Exactly, and I'd argue that this is still partially true today; marriage is a way of organizing the inheritance rights.for the upper reach of the aristocracy , sex and love has nothing to do with marriage
it's all about succession , primogeniture and inheritance
But this robs the legitimate spouse and her (since let's face it, it is going to be the male monarch sleeping around causing those bastards, more likely than not) legitimate children of their rights. It is even worse in a monarch's family, since it is not as if they can simply split the crown. So thanks to the King having a one-night stand, the Queen and her unborn children, can be robbed of their birthright. It is even worse in Futurist's original suggestion, where the bastard can already be born, and if the King feels like it, he can legitimize the bastard moments before the legitimate child's birth and ensure that the bastard jumps over the legitimate child in succession.Definitely, they should have the same right the fault lies with the parents not the child.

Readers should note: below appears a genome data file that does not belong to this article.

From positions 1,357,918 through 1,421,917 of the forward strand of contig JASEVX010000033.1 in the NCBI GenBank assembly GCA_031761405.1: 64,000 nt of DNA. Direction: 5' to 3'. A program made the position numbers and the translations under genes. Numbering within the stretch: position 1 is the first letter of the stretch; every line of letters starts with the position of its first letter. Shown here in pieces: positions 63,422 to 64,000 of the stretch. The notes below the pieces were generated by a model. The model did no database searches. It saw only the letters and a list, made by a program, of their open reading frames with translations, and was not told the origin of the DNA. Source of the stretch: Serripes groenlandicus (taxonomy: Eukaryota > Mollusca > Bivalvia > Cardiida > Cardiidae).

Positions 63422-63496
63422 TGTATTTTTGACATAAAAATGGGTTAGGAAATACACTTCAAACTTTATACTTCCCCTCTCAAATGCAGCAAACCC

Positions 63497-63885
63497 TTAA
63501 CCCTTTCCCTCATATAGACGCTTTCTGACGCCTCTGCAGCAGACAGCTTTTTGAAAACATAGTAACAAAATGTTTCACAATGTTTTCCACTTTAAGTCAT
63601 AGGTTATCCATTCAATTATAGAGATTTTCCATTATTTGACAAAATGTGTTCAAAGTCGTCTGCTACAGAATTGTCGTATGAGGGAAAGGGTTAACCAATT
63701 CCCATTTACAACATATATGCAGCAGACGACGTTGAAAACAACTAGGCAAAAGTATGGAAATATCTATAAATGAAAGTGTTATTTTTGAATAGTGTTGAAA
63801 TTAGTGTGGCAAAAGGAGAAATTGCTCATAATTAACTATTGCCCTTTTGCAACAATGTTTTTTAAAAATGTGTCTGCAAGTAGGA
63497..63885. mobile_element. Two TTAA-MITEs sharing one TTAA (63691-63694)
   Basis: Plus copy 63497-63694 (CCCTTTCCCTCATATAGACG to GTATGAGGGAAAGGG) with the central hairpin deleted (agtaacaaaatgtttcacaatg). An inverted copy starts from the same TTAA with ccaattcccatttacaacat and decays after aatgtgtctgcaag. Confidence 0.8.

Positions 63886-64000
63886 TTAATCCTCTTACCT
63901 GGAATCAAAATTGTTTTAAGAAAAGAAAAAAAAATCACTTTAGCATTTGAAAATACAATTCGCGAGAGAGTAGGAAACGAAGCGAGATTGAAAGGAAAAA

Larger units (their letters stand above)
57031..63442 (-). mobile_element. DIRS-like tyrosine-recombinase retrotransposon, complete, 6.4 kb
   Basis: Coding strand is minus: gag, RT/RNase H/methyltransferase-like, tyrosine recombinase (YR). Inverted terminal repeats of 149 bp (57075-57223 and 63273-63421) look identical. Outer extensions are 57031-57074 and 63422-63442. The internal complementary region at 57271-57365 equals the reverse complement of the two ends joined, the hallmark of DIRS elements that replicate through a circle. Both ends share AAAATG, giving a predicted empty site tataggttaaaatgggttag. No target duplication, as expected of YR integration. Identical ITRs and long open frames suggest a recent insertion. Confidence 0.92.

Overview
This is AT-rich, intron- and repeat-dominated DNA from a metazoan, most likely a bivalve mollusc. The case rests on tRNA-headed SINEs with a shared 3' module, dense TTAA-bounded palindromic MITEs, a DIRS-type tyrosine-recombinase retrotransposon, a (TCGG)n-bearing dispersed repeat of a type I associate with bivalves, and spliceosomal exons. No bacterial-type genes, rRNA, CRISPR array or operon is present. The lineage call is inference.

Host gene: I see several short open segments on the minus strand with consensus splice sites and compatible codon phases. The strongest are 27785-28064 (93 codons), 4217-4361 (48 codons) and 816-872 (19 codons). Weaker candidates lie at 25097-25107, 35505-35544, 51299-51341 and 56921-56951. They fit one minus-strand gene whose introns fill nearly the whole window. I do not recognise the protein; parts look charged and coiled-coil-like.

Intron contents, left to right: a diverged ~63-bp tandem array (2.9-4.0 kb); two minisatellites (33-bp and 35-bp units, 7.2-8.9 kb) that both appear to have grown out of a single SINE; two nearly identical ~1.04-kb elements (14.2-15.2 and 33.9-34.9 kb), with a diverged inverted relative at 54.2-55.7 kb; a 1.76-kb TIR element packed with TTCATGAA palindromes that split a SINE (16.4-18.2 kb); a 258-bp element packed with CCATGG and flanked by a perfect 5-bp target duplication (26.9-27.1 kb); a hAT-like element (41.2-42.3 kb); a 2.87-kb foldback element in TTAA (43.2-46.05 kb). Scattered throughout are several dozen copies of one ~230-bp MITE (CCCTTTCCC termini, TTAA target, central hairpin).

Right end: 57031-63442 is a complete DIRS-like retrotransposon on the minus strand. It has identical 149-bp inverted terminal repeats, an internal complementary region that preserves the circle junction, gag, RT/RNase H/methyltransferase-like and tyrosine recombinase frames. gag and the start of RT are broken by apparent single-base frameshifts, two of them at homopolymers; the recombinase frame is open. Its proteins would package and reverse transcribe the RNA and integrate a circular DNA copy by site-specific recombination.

Furthermore, why would the illegitimate child's right trump those of the King's siblings and nieces and nephews? Why should a King's fling be a better monarch than, say, one of his brothers, who have been raised to the role as a spare monarch and has acted as his brother's representative time and time again? Note that in Futurist's suggestion, the childless King could legitimize a total nobody, claiming the person was his bastard, and then the legitimized bastard would inherit before everyone else.
There are good reasons that the succession rules were as they were, especially in the past.